Saturday, 19 April 2014

Historical Epping Forest: A Photographic Exploration

The Epping Forest area is full of historic buildings as well as ancient trees. Churches, chapels, hunting lodges and haunted pubs, the area is full of interesting buildings with fascinating histories (and photogenic foibles). Here are a handful of images to show you just some of the historical interest to be found here in South-West Essex, on the edge of London.

The Queen Elizabeth Hunting Lodge has to feature in any mention of the history of Epping Forest. From Elizabeth I to William Morris (whose first recorded interest in textiles was during a visit to the hunting lodge - read more about him here), this building has touched upon the lives of many important figures. The lodge was actually built for Henry VIII, back in 1543. The two photos above show the hunting lodge during a medieval re-enactment event, a chance to see history come to life at the hunting lodge. The hunting lodge and the newly-built visitor centre next door are excellent places to learn more about the forest (and "The View" visitor centre does indeed have fantastic views out over Chingford Plain), and there are a number of marked trails leading out from here to help you explore the woodland. Find out more about the lodge and upcoming events at the City of London website.

"The Chapel" in Chigwell Row
The Chigwell Row chapel above, dominated by very grand Plane trees, was opened in 1804 (although the frontage is probably more recent according to British History Online) and it is now a United Free Church. The building, though squat and rectangular, looks stunning when its golden bricks soak up the sunlight. Chigwell Row was an outlying hamlet on the very edge of Hainault Forest, and although development has since joined it up with neighbouring settlements it still retains some pretty village features (and some of nearby Hainault Forest still remains to enjoy).

Some of the fascinating features that can be found on buildings in the area
And in this final image, a montage of building features. On the left is one of the gargoyles which grace the roof of the Queen Elizabeth Pub in Chingford. Just around the corner from the hunting lodge, this pub is reputedly haunted (did the ghost inspire the gargoyles, or vice versa?). In the middle of the montage is a Norman Cross, part of the original Norman doorway of St. Mary's Church in Chigwell Village (built in 1160). Finally, the head to the right of the montage is part of the decorative stonework around the arched doorways at the All Saints Church in Chigwell Row (next to Hainault Forest). Besides being a very fine piece of masonry, the face seems to have a quiet dignity which is very suited to a man of stone.

Tuesday, 1 April 2014

The Chignal Jester

The Chignal Jester stands proudly on its head.
Has someone turned this tree upside-down as some kind of April fool? The ash tree in this photo, taken in rural Essex, certainly looks topsy-turvy. The short stout trunk ends in a blunt and lumpy way (as a result of pollarding) and the winter-bare, spreading branches above it strongly resemble roots. A number of gnarled, veteran ash trees can be found throughout the farmland around Chelmsford, but this one near the Chignals was particularly photogenic. Its trunk catches the winter sunshine, and its branches seem to embrace the blue sky. It presides over both the country lane and fields beside it, but the other trees distant in the background place it in context: this tree is one of many dotted through the agricultural landscape, and these provide added interest and a huge benefit for wildlife (providing food for butterflies and moths, for example).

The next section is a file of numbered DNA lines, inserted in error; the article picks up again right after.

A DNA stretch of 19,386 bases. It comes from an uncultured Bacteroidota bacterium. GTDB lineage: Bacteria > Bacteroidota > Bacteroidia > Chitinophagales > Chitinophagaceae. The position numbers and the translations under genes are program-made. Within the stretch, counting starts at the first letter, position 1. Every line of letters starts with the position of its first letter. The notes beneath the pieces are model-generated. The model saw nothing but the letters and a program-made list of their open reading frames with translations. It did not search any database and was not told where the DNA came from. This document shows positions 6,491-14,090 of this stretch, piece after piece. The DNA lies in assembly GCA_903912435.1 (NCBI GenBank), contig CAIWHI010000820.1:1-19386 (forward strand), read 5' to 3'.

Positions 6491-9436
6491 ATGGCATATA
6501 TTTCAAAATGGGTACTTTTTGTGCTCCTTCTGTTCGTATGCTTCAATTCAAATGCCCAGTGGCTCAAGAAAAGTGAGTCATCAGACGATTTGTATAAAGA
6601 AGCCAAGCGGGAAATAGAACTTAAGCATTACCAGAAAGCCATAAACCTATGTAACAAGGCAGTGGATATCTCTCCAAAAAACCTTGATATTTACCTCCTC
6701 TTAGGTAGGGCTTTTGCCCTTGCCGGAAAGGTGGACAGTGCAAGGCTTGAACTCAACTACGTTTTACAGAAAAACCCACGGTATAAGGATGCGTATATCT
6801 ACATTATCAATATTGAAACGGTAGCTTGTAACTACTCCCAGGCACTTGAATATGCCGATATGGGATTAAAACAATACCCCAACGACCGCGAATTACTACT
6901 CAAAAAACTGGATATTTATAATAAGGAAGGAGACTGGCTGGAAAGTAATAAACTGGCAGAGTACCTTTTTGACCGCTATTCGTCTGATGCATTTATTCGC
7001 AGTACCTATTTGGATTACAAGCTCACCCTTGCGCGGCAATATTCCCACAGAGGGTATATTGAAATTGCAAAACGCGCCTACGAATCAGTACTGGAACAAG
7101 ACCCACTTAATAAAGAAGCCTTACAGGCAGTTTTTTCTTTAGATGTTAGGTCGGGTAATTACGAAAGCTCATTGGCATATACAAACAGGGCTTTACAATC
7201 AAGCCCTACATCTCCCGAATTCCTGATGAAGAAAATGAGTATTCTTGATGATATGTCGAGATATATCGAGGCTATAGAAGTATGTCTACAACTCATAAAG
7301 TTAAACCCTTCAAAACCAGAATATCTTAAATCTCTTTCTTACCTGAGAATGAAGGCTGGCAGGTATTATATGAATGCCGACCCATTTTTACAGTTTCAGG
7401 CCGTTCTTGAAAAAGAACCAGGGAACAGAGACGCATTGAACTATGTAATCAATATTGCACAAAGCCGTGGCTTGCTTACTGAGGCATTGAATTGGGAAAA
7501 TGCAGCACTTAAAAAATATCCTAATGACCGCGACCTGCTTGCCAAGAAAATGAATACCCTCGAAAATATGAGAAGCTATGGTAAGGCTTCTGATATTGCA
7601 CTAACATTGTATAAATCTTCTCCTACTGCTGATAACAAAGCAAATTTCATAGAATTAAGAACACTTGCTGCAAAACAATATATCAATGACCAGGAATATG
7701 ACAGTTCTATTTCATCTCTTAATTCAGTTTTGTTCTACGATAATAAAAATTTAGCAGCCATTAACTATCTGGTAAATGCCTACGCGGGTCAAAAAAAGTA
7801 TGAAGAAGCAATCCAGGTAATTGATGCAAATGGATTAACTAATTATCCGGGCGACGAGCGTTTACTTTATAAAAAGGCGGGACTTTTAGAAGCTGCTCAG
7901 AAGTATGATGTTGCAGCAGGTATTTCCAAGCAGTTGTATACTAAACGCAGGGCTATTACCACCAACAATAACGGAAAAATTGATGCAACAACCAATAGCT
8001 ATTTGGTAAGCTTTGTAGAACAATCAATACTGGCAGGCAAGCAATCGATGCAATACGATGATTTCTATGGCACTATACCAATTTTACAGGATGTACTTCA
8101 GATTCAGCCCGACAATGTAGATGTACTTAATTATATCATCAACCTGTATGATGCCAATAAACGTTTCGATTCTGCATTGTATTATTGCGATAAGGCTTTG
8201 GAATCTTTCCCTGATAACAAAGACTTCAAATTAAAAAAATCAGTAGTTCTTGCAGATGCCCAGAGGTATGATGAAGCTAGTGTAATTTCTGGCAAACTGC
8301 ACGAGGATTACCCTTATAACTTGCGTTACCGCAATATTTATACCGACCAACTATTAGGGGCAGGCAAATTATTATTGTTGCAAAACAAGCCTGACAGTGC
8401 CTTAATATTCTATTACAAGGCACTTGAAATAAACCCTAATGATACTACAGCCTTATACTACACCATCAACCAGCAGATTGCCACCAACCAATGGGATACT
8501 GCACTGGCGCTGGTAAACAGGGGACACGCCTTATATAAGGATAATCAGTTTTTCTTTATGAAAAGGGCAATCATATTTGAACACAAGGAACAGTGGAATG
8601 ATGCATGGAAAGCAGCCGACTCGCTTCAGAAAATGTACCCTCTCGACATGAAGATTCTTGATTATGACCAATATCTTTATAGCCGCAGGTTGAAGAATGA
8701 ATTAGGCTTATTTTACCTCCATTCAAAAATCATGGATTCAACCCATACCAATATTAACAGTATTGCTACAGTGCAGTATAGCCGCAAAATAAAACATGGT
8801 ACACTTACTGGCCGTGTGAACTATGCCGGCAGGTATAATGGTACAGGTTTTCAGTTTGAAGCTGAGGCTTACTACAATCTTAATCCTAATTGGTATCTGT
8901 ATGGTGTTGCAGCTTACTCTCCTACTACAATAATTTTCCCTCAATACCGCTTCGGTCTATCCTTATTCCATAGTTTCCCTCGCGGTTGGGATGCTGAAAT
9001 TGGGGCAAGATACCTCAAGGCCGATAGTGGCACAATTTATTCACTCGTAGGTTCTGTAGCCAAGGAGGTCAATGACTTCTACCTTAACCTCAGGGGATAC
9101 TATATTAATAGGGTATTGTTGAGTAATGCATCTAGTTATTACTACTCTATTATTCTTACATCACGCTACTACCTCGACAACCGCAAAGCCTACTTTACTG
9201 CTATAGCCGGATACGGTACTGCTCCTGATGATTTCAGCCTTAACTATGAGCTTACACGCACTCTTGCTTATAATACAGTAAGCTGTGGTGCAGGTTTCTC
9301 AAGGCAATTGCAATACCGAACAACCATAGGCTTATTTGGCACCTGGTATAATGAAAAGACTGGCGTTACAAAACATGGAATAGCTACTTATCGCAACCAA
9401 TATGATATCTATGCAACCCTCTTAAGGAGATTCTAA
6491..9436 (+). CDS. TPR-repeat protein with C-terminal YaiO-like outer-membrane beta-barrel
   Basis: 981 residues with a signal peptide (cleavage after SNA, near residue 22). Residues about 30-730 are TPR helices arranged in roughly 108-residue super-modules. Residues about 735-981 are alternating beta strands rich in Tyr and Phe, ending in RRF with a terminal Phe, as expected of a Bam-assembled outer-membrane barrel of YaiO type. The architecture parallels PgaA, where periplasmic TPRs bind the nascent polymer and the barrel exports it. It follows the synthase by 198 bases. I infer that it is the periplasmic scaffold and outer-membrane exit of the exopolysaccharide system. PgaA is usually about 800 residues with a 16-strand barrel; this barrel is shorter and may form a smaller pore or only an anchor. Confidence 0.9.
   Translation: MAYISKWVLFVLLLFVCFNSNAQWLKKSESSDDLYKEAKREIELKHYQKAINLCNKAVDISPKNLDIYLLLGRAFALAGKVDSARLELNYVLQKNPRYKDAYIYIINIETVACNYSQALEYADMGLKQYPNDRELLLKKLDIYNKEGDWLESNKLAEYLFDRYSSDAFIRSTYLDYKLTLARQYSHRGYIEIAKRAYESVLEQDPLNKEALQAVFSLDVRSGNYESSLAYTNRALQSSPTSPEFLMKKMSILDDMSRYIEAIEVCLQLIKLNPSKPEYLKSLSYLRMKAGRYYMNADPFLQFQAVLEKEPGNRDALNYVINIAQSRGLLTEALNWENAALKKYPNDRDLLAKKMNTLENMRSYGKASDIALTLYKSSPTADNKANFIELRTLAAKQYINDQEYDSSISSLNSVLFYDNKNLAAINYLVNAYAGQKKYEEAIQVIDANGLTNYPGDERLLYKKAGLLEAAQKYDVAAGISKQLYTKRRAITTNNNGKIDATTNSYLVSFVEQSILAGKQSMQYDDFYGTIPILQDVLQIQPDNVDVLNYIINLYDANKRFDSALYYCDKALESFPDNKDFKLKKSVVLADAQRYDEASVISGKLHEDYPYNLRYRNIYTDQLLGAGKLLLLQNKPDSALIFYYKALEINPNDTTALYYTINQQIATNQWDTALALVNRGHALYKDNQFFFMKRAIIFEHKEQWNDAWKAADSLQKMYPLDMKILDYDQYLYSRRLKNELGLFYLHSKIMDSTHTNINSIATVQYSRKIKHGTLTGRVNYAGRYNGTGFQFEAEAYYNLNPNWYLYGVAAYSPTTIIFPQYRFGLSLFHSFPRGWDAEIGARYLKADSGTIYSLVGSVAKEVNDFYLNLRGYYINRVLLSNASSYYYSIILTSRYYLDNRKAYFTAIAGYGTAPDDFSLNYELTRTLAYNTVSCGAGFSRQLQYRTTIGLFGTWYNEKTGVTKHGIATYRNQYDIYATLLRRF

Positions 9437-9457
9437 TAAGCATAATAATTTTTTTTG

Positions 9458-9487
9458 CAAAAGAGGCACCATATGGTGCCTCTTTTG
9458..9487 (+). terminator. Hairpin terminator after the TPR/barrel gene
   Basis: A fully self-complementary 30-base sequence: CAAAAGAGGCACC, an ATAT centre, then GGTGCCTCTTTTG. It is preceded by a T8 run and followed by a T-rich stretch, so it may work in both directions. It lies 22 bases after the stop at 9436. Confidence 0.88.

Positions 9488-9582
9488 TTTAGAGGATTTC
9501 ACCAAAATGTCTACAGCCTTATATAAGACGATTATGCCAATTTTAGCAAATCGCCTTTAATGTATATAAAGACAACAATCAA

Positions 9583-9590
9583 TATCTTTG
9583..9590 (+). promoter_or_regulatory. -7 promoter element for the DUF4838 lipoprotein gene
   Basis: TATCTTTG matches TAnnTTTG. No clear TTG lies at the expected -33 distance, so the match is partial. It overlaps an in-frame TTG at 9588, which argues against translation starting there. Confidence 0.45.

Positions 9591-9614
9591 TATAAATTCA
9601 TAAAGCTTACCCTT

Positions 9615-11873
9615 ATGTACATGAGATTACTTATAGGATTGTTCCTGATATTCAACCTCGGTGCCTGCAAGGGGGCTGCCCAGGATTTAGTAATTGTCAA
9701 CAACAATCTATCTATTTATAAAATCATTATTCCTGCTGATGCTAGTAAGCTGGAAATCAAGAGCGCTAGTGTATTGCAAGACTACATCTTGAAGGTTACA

Monday, 31 March 2014

20,000+ pageviews!

We have had over 20,000 all-time pageviews here at the Heenan Photography website, with 1,867 pageviews in the last month alone. Thanks very much for your interest, we hope you continue to stop by to see the latest news and photos from Heenan Photography!

Saturday, 15 March 2014

River Stour Boating

"On the Stour", with views of the River Stour from a boat. Photo by Heenan Photography.

These two images feature the River Stour, in that beautiful part of the country where Essex and Suffolk meet. Dedham Vale (an AONB - Area of Outstanding Natural Beauty) has gorgeous, famous and typically English landscapes, with rolling farmland and quaint old buildings. The two photos I am posting today show the aquatic charms of the River however. There is a long history of navigation on the River Stour, and boats have been used to transport all sorts of goods from bricks heading to London through to sewage heading out to the fields of Suffolk! They can also transport itinerant photographers. The picture above, "On the Stour", shows a boats-eye view of the riverine landscape, including twisted, pollarded Willow trees. The picture below, "The Boating Alphabet", depicts a landscape of boats awaiting use outside the old Granary building (with Flatford Mill glimpsed through the trees in the background).

"The Boating Alphabet", with an array of boats for hire. Photo by Heenan Photography.

Saturday, 22 February 2014

Rainbow Over Roding

Even the rainy days have their rainbows. This photo was taken in the Roding Valley, and shows a double rainbow over the wet meadows and fen of the Nature Reserve that runs along the River Roding near Loughton and Chigwell, Essex, England. The reserve follows the river for roughly a mile and a half, and in addition to providing a place for the Roding to flood (thus alleviating some of the flooding pressure downstream) the reserve also contains a number of important plant and animal species. The nature reserve contains the the largest remaining area of water meadows in Essex, according to Essex Wildlife Trust. I like the warmth of the late light here bathing the bare trees and shrubs, and picking out the sere grasses in the background.


Related Posts Plugin for WordPress, Blogger...